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Workers comp renewals remain stable

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workers comp

Workers compensation midyear renewals were stable, with employers continuing to benefit from a competitive market, experts say.

The coverage line remains profitable for insurers as costs remain in check, and there is little sign of the market changing in the medium term, they say.

“The workers comp line remains very stable,” said Benjamin Powers, Atlanta-based head of primary casualty North America for Willis Towers Watson PLC. 

Many insurers are supplementing other lines with workers comp due to its “positive rate trends,” Mr. Powers said.

“That’s why we’re seeing negative rate in comp,” he said.

Workers comp renewals were “one of the bright spots for both employers and carriers,” said Kapil Mohan, a Chicago-based executive vice president with Rolling Meadows, Illinois-based Gallagher Bassett Services Inc.

Insurers continue to profit from underwriting workers comp policies because of lower loss ratios, and employers saw flat or slightly declining costs because of overall market conditions, he said.

“There isn’t anything that I would say is on the horizon that’s going to significantly change that, or at least no one expects that,” Mr. Mohan said.

Medical inflation is averaging about 3.3% in a flat-to-negative rate environment, and experts are monitoring how rising medical costs may affect workers comp, Mr. Powers said.

“Carriers would like to push rate because of medical cost inflation, but with the whole supply and demand that’s happening, we have an abundance of workers comp capacity in the marketplace,” he said. 

A June benchmarking report by Lockton Cos. LLC showed that pricing for guaranteed cost and loss-sensitive workers comp programs continued to fall in the first quarter of the year.

The report said guaranteed cost programs, where premiums are determined at renewal, were expected to see flat to 5% rate decreases in the second quarter, and loss-sensitive programs, where premiums are adjusted based on individual claims experience, were expected to see a 2% to 3% rate increase.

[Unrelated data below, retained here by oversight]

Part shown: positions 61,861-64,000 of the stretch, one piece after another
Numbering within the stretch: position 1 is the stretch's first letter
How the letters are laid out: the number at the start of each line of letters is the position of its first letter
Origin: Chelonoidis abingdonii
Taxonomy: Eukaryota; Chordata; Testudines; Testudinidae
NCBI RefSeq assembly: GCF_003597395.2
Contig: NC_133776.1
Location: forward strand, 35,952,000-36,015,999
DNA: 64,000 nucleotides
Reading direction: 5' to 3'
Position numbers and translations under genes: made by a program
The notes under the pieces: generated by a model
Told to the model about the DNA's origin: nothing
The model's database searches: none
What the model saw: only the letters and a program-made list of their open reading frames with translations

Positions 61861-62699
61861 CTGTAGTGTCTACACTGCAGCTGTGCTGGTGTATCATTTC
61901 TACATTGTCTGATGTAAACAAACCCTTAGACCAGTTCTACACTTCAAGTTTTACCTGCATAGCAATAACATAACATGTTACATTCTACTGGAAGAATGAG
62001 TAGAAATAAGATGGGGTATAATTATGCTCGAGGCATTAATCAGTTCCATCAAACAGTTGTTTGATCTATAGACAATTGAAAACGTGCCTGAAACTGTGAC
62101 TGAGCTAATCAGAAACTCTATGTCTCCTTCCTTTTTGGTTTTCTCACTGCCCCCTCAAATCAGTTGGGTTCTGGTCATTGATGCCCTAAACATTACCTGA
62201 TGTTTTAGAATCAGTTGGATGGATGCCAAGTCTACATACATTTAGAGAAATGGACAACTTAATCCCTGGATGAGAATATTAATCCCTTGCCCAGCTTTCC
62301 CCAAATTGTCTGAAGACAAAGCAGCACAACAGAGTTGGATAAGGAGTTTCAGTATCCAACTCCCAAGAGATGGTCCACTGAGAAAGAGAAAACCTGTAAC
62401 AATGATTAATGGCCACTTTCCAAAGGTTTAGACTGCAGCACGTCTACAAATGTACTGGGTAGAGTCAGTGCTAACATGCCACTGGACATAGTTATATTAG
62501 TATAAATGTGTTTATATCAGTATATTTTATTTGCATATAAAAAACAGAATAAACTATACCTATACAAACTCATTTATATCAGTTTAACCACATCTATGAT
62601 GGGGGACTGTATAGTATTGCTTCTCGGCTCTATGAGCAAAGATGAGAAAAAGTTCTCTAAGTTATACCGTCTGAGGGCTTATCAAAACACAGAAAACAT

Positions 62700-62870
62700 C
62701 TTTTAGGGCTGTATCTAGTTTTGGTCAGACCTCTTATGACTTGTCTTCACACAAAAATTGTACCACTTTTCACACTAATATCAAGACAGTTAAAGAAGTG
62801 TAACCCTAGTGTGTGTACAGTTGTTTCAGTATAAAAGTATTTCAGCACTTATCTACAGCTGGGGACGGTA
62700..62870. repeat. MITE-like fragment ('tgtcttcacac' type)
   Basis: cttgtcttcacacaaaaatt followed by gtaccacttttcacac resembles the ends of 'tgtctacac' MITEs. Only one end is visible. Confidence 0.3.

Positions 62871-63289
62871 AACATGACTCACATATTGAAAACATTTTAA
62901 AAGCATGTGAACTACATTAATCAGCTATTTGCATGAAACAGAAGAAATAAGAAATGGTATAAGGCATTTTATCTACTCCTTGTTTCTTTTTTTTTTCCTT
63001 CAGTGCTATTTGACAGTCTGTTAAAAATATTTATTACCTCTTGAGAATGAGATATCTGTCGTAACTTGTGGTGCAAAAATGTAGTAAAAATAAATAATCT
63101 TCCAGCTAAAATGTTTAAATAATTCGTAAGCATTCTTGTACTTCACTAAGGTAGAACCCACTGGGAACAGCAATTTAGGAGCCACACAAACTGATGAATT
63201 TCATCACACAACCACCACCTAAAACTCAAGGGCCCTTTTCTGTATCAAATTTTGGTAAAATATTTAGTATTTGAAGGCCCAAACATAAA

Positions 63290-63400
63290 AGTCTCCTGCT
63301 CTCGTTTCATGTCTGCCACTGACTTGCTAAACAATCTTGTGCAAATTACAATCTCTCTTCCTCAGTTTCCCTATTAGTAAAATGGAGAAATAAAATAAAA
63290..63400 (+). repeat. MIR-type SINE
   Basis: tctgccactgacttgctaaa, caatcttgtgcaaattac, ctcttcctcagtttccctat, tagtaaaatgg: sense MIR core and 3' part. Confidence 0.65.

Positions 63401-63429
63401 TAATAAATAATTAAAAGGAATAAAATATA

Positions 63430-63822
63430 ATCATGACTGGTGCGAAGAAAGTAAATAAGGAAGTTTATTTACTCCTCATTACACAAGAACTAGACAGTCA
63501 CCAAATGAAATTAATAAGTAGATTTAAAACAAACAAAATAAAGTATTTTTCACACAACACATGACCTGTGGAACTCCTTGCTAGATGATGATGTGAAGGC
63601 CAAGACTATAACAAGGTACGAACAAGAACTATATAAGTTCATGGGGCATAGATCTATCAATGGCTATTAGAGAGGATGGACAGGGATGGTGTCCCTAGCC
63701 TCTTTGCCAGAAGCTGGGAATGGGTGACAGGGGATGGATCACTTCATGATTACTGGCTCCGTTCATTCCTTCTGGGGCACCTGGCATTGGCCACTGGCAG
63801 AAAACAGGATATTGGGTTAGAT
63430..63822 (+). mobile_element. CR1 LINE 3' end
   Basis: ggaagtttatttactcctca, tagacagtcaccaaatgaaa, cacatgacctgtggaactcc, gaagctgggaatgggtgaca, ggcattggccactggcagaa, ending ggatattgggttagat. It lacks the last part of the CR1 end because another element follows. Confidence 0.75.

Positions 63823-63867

According to the National Council on Compensation Insurance, workers comp insurers have reported 10 consecutive years of combined ratios under 90%.

While NCCI continues to monitor medical inflation as a potential negative trend for the sector, other cost drivers have been favorable for employers and insurers, said Jeff Eddinger, senior division executive with Boca Raton, Florida-based NCCI. 

“NCCI has been filing almost exclusively decreases to the loss costs for the last several years,” Mr. Eddinger said. “The reasons for that are continued improvement in claim frequency, workplaces continue to get safer, and what we call moderate increases in claim severity or the average cost per claim.”

The decade of workers comp profitability has “perpetuated a favorable market condition for buyers,” said Debbie Goldstine, Chicago-based executive vice president, U.S. casualty, and technical intelligence and emerging risks practice leader at Lockton.

“Unlike liability, where claim costs have escalated due to economic and social inflation, work comp has benefited from highly stable loss trends, where annual increases in severity have been at or below general inflation,” Ms. Goldstine said. “Add to that a favorable interest rate environment, which will continue to provide a nice little tailwind for insurers … (and) it means a very competitive environment for buyers.”

A greater emphasis on workplace safety and a focus on loss prevention and cost control have all “had a positive impact on the renewal market,” Mr. Mohan said.

There are some issues to watch that experts say could potentially affect workers comp, including increasing mental injury claims and a rise in workplace violence, but overall, the picture is generally positive for the line, experts say.

“Our outlook is that work comp will continue its run of profitability for the foreseeable future,” Ms. Goldstine said